I’ve done this presentation 3 times this year, and it has changed a lot in the past 3 months. That was when I started experimenting with getting Flash content to work with Flex, ultimately coming up with the idea for my presentation. I’ve learned some new things since then, talked to some real people already doing this type of work, and refined the communication of the ideas. The most drastic has been my return to the design world via a consulting gig, which has greatly affected my views on the subject. All of my OOP purism and framework obsessions in the past few years in application development and programming has definitely compromised my perception of design. I usually expouse the feature set and thus potential, but usually find myself longing for real, and actual designer participation. The larger projects, the less designer participation. Even worse, the “designers” have been less of what I would call a true designer.
I wasn’t “walking the talk” as it were, and it was quite frustrating. Constrained IT budgets leaves the responsibility up to me to convey value of good design, and thus pitch to my employers the need, from a technical perspective, of why we need budget for an extra team member. I’d say all 3 of my attempts that I can remember failed.
I remember reading a blog posting from a Flash designer on LiveJournal about 8 months ago. I had read his posting on one of the Flash community groups there about how a lot of his former work was getting outsourced. He perceived a lot of the work done as comparable. I’m sure some subjectivity colored his perceptions, but his main point was that he couldn’t compete with the insanely low rates and was extremely frustrated.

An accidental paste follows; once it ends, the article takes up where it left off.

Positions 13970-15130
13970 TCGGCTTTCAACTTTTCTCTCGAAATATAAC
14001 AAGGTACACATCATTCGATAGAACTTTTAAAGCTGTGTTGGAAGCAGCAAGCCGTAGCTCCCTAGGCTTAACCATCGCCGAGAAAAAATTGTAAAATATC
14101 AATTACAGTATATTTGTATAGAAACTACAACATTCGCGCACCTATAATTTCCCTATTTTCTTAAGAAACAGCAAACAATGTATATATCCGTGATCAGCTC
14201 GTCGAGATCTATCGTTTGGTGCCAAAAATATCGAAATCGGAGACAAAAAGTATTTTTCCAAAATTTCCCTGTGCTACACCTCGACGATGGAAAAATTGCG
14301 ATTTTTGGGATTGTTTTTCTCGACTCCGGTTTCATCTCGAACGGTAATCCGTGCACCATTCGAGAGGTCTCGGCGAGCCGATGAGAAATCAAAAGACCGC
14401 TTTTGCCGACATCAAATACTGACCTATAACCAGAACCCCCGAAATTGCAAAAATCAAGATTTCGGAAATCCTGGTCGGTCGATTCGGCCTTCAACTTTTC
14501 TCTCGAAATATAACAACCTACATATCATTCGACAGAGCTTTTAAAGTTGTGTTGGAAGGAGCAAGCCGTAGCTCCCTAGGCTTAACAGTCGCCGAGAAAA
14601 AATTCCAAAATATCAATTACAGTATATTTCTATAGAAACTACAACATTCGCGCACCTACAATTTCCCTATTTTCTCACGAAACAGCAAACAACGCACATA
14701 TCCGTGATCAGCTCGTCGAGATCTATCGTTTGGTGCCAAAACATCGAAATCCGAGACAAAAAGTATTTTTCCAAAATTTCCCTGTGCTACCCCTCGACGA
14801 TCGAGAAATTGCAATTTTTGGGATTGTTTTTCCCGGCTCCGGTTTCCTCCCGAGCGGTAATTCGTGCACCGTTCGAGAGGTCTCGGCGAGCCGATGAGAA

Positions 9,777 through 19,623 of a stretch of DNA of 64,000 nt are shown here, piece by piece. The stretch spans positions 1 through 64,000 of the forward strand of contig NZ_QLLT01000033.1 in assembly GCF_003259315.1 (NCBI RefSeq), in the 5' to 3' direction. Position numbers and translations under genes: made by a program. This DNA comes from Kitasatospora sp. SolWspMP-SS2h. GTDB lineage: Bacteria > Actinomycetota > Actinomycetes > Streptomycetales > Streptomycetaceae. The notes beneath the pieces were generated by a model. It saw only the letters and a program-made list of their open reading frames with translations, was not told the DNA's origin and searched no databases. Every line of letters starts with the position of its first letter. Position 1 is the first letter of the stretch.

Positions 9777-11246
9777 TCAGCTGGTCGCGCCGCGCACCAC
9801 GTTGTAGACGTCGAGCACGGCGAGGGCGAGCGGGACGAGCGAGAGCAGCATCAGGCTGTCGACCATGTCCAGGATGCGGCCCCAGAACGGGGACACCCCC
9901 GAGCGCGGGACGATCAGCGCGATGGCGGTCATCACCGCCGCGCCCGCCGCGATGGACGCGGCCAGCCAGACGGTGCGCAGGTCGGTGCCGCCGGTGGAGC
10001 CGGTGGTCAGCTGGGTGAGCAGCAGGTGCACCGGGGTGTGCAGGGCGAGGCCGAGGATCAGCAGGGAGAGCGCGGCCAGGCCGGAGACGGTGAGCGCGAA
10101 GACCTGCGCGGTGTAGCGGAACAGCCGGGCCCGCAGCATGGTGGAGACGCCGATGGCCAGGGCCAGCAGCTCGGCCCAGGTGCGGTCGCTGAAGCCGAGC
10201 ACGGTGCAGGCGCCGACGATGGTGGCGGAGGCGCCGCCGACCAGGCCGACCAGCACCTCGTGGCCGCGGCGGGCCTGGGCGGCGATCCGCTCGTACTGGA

I suggested he charge for the creative vision, and long, satisfied client list he would bring to the table. I’m not sure if that advice went anywhere. Not sure if it went anywhere.
My network of design talent is just insanely small. I’d say I have a very valuable network of friends and colleagues that greatly contribute to my success. Only 1 is a professional creative, and 2 can do design services if asked.
That’s pretty pathetic compared to the programming talent I know. It makes it even harder to identify an “A-Team”. Typically, I don’t have to and most clients and potentials ask me about the development talent I know; rarely if ever do their requests vary from that.
That doesn’t help me when I have the opportunity to make a positive impact on a project by recruiting design talent. I need to do another contractor post to garner talent, but I have a feeling I need to get into some different blog aggregators.
Anyway, back to the presentation bashing. First off, in seeing myself speak and answer an audience member’s question, I have failed to effectively communicate what states and transitions are, as well as their value to the various programming and designer camps. I need to work on that.
Second, after talking to some coworkers, I need to do some more compare and contrasts of methodologies. A lot of people don’t recognize all the painful alternate routes one can take when using Flash in Flex, and therefore it is not immediately apparent why my methods are valuable and hard won.